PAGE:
With Israel in retreat from Gaza, perhaps it is time to bury cliches, as well as the dead. So many op-eds on Israel’s behalf have told us that Israel “loves life” more than the enemy does; that Israel’s army is the most “humanitarian” ever; that Israel’s real objective is the military equivalent of immaculate conception — shock and awe, while retaining total innocence.
I think we can safely assume that many men reading The Jewish Week have been in love with a fair number of religious Jewish women, have had a crush on a good number more, and only wish they were given the time of day by a dozen other Orthodox women so breathtakingly beautiful, to paraphrase “Farewell, My Lovely,” that they could make an angel kick a hole in a stained glass window.
Acknowledging that a number of families evacuated from Gush Katif in the summer of 2005 may be in need of economic assistance, the leadership of UJA-Federation of New York and the United Jewish Communities (UJC) have committed to evaluating the situation first-hand.John Ruskay, the executive vice president and CEO of UJA-Federation, plans to visit some of the evacuee communities in Israel in February to help decide if assistance is required.
In this economic crisis, the leaders of Satmar, who defiantly never went to college, are running rings around their more modern brothers and sisters who have advanced degrees and invested with Bernie Madoff. Mainstream Jews are debating hot to steer Jewish education through the crisis, perhaps with tax credits, or the creation of Hebrew-emphasis public charer schools, like the Arabic public school in Brooklyn. Meanwhile, Satmar, who figured this out 15 years ago, scored $6.3 million from the stimulus bill for Kiryas Joel’s all-Jewish public school.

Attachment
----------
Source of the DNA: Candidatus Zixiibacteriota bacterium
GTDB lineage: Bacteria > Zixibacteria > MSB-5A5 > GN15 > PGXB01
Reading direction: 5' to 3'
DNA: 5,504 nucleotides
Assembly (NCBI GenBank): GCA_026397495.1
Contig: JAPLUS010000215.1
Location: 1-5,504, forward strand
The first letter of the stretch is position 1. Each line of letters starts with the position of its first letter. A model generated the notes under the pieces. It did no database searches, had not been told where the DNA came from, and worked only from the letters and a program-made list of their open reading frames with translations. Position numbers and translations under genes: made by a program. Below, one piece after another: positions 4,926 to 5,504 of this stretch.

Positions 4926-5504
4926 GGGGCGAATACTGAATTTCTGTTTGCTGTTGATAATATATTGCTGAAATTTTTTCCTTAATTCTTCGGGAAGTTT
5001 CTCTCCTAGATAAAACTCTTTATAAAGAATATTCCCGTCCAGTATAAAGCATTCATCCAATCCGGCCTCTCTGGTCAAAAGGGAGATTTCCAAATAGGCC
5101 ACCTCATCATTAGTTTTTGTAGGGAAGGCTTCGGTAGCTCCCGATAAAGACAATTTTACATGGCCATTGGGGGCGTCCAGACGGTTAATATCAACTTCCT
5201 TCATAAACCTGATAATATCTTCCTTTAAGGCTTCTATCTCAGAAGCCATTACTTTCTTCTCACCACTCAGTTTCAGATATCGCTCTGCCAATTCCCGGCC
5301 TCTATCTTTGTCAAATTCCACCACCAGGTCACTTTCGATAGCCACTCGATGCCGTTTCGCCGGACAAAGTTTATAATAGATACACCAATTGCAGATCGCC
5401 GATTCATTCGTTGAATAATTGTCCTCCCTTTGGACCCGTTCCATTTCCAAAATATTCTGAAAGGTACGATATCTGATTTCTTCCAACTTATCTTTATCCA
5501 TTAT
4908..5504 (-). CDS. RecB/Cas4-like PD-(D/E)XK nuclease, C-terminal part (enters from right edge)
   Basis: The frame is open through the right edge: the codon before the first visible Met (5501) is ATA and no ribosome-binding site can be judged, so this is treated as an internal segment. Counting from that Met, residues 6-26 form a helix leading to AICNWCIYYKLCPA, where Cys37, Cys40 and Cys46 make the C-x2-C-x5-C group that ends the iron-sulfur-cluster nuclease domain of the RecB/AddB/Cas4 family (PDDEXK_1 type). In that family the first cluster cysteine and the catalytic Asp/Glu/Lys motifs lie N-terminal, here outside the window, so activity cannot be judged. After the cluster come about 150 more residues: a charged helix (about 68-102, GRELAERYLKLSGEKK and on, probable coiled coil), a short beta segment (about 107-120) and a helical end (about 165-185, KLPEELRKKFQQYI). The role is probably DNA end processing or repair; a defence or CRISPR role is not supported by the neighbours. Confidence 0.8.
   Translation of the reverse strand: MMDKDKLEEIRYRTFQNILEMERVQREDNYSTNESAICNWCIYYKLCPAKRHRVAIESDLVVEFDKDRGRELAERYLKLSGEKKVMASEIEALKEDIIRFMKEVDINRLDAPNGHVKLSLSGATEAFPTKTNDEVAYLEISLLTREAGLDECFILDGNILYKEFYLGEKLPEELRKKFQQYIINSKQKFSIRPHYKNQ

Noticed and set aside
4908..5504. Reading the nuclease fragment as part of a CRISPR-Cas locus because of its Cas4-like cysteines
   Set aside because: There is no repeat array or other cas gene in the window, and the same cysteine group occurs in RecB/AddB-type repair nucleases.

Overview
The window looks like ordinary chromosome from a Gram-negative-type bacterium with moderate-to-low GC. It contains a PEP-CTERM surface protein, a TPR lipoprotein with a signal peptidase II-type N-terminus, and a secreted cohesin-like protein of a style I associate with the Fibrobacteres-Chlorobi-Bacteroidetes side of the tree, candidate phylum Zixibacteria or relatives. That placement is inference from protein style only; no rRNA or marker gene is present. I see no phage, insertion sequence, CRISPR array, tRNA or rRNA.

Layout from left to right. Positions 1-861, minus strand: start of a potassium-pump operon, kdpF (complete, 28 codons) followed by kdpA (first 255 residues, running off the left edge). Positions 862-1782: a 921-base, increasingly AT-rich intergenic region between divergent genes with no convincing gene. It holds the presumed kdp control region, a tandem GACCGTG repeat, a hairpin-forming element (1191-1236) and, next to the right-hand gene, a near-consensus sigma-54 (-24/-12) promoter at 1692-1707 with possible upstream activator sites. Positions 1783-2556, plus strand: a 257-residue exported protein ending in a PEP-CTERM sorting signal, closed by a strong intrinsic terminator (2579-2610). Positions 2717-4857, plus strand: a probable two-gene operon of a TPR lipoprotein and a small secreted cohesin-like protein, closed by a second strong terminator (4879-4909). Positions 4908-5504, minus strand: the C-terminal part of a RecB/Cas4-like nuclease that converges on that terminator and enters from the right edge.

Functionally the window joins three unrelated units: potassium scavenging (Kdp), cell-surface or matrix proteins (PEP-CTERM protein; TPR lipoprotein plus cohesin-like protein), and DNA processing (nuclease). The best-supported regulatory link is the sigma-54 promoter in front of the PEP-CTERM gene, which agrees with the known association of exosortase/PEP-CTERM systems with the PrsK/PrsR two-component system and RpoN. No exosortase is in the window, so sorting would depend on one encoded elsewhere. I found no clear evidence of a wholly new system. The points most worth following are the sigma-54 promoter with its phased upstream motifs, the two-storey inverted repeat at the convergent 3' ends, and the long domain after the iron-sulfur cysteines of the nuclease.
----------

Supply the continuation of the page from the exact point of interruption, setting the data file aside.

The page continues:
Even before Israel has the chance next month to celebrate the remarkable achievement of creating a state and surviving for 60 years in a hostile environment, and of having forged a proud, democratic, modern society in the Mideast, there is growing discussion of how long it can last.
A young chasid, Yosef Yitzhak, a future rebbe, went walking with his father in the summer of 1896, past wheat fields, into a forest, near the village of Lubavitch. His father explained how God formed the breeze that bent the wheat, that fluttered the grass; every movement imagined and set in motion at Creation. There is no such thing as coincidence, not even a breeze. Everything is choreographed from the beginning and into the infinite.
And yet, say the mystics, we are dancers within the choreography. The question is whether we can hear the music;
‘Jews must always be on guard,” Rabbi Marvin Hier, dean of the Simon Wiesenthal Center, told a small group of business professionals during a recent visit to New York. Those few words sum up the primary message of the international Jewish human rights center he founded three decades ago in Los Angeles, which claims more than 400,000 supporters.
After the controversy over granting an honorary degree to playwright Tony Kushner, despite his vocal criticisms of Israel, Brandeis University may well change its policy on the selection process for such awards.
By the end of a spirited and high-level debate held here last week, many in the audience of about 400 dramatically shifted their opinions and agreed with the proposition that “Islam is dominated by radicals.”
In a move certain to be seen as an effort to compete with the Rabbinical Council of America — the largest group of Orthodox rabbis — two vocal critics this week launched a clerical group called the International Rabbinic Fellowship.